Brent Smith, ADL Initiative’s R&D Principal (SETA), provided an overview of the Enterprise Digital Learning Modernization (EDLM) reform and demonstrated how ADL’s Enterprise Data Management Services use the TLA standards to automatically collect, share, and interpret learner data across organizations, applications, and platforms, inside of the DoD Learning Enclave (DLE). Enterprise Data Services include the Enterprise Course Catalog (ECC), the Enterprise Competency & Credential Registry (ECCR), the Enterprise Learner Record Repository (ELRR), and the Linked Data and Schema Server (LDSS).
Andy Johnson, ADL Initiative’s Specifications and Standards Manager (SETA), provided updates on the TLA Standards. Learner performance is tracked using the xAPI. Learning activities are described using the IEEE P2881 Standard for Learning Metadata, IEEE Sharable Competency Definitions are used to align learning activities to manpower requirements, and IEEE’s P2997 Standard for Enterprise Learner Records is used to aggregate all individual learning experiences into a ledger of lifelong learning.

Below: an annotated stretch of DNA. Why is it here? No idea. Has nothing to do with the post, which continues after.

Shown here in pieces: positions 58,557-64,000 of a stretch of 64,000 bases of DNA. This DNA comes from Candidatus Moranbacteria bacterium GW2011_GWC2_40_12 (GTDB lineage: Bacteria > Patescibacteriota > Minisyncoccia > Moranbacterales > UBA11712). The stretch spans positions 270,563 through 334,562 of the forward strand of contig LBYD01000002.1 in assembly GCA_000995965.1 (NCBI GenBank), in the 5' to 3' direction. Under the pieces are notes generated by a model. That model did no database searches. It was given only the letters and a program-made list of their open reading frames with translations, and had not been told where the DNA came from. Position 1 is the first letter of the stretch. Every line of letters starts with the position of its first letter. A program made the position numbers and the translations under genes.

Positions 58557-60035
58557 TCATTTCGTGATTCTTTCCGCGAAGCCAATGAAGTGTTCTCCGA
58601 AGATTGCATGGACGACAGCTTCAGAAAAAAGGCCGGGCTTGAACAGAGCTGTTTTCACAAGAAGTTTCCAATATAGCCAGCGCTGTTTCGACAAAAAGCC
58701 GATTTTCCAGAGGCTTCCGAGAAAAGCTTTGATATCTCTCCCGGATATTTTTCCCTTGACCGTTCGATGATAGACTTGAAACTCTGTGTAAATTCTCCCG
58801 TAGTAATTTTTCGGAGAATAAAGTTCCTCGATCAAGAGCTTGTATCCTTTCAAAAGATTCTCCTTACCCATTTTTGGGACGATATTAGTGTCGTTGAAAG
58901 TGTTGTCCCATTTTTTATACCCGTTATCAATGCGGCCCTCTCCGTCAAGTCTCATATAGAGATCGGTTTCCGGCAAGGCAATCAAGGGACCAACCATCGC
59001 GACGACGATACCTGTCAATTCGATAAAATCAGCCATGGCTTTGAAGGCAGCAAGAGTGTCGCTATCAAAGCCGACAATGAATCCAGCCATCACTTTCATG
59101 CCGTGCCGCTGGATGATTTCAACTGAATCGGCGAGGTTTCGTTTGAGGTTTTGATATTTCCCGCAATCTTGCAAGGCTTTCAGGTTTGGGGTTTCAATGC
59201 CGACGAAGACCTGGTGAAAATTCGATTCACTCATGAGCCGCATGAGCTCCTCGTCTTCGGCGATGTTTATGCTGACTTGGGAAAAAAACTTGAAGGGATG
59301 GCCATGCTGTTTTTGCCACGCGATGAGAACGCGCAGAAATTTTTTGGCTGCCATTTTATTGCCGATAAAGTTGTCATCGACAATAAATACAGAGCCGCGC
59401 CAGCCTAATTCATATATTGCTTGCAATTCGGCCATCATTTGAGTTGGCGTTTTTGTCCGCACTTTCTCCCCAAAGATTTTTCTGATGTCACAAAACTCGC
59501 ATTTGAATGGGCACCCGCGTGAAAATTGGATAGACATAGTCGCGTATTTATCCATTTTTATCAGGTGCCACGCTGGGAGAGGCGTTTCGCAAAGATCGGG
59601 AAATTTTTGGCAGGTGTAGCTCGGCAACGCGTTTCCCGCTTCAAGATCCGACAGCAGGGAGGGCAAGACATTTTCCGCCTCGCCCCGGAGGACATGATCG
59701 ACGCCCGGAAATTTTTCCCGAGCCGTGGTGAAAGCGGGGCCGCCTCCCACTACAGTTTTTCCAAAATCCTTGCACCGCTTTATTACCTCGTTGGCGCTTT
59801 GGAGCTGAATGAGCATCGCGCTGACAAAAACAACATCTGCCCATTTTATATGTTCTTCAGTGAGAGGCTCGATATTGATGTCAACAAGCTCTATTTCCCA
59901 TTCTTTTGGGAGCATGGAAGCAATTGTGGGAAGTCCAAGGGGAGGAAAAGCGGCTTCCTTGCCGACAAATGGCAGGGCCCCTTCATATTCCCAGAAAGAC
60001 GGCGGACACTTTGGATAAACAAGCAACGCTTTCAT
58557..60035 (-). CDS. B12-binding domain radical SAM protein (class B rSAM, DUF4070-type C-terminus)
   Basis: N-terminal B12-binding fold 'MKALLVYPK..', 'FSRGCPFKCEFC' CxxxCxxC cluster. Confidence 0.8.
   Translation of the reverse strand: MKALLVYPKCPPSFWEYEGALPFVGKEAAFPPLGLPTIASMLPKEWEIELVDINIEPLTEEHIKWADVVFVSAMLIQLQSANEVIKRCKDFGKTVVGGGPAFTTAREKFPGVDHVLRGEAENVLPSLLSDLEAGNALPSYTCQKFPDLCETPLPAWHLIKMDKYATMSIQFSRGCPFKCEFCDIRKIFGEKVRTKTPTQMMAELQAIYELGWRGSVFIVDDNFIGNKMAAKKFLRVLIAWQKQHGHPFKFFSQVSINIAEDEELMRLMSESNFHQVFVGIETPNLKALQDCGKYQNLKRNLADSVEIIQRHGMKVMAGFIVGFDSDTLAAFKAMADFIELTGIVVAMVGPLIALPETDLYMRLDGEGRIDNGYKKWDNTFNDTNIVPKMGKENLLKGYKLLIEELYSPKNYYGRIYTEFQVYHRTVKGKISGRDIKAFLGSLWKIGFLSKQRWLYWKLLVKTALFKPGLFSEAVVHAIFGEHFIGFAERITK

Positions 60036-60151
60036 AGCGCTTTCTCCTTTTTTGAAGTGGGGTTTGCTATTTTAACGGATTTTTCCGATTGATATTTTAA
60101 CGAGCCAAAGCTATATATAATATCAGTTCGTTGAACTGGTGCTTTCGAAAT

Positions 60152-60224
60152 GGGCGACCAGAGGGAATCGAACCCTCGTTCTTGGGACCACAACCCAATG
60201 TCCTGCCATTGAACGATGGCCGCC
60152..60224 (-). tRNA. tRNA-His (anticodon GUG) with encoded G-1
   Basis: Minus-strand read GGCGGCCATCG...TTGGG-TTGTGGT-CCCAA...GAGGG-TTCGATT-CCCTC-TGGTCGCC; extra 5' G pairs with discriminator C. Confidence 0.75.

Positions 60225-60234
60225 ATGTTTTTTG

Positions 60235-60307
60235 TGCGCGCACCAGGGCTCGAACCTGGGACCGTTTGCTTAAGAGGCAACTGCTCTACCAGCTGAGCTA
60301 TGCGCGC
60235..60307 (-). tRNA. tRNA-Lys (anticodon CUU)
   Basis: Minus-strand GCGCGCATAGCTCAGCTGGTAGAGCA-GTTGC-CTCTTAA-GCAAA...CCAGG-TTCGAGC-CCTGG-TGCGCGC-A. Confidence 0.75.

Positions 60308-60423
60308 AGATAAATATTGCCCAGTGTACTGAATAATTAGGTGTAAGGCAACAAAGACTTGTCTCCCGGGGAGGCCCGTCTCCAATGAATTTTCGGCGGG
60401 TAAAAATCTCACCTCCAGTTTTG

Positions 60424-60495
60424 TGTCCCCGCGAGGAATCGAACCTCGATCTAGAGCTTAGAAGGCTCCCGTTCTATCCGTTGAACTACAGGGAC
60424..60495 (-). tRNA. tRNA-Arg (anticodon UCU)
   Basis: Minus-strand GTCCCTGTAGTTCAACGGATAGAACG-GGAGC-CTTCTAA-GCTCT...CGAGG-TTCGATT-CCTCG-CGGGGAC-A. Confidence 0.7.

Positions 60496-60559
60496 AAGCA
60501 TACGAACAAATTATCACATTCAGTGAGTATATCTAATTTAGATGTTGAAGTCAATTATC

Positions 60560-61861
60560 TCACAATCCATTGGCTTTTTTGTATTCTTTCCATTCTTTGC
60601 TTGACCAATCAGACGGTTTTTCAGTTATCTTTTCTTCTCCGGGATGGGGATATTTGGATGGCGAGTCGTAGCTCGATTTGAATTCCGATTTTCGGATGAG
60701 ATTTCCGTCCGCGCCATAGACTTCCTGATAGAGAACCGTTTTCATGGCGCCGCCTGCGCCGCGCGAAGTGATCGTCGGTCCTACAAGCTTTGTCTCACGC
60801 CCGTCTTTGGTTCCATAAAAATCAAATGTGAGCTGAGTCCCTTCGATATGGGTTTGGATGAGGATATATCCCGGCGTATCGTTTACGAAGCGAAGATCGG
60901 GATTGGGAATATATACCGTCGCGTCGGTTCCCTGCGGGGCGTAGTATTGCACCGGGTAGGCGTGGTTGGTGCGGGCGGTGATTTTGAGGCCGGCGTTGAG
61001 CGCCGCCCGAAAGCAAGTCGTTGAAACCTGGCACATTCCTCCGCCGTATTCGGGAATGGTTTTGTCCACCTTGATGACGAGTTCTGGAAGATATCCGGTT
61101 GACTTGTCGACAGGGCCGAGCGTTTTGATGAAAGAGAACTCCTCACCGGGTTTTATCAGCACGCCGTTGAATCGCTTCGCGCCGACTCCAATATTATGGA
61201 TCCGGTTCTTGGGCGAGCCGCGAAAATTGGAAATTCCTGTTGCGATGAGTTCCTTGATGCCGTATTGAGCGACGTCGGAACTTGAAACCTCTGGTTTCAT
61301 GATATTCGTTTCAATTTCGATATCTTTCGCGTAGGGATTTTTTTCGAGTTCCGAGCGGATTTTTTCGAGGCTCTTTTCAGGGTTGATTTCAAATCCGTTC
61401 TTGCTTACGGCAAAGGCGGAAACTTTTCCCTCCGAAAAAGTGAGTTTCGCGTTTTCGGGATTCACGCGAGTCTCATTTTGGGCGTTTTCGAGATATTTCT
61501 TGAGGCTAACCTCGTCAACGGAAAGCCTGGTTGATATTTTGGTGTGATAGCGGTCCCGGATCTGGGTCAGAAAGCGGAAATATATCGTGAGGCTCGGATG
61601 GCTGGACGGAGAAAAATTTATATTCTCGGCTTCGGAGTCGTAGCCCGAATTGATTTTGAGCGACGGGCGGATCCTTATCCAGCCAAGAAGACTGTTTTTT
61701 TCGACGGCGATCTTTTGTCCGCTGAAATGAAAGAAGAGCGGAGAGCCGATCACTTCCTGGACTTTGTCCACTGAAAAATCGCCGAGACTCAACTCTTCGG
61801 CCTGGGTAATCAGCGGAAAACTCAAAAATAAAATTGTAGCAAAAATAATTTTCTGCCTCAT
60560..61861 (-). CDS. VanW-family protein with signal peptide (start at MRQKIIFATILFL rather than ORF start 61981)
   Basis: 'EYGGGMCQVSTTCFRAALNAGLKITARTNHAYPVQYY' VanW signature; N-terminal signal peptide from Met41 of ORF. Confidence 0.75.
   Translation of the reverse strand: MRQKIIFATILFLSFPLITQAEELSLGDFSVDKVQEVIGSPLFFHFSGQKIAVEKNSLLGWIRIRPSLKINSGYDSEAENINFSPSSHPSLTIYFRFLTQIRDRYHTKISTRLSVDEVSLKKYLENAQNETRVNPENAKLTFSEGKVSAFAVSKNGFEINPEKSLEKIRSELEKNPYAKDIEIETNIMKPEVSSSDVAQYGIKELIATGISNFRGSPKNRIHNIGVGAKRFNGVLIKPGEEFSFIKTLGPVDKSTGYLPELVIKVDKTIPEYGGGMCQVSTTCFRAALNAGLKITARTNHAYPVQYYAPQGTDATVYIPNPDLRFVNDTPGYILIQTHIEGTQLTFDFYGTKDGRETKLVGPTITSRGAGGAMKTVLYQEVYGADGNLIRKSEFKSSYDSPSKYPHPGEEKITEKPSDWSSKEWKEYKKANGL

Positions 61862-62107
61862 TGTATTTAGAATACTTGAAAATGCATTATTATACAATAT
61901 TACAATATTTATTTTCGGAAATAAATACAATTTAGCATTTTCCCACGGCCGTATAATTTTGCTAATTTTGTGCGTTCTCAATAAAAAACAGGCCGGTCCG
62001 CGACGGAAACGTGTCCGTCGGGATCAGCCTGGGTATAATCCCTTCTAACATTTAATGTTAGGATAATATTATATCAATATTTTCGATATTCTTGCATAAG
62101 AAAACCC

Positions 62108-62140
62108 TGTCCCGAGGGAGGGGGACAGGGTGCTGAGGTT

Cmi5 was also discussed as it is a set of “extra rules” to apply to xAPI addressing session management, reporting, and more. Mr. Johnson also announced that the IEEE 1484.20.3 Standard for Learning Technology–Data Model for Shareable Competency Definitions, was publicly released on 27 July 2023, and the xAPI 2.0 standard was also approved on March 30, 2023. Approvals inspire confidence in these standards in products, services, contractual requirements, and policy. An accompanying change to the DoD Information Technology Standards Registry (DISR) from emerging to mandated will also be pursued.
One of the highlights of the TLA PlugFest was the Plug and Play session, where participants were provided the opportunity to interact with each of the TLA-conformant products and services providers as they demonstrated their TLA capabilities.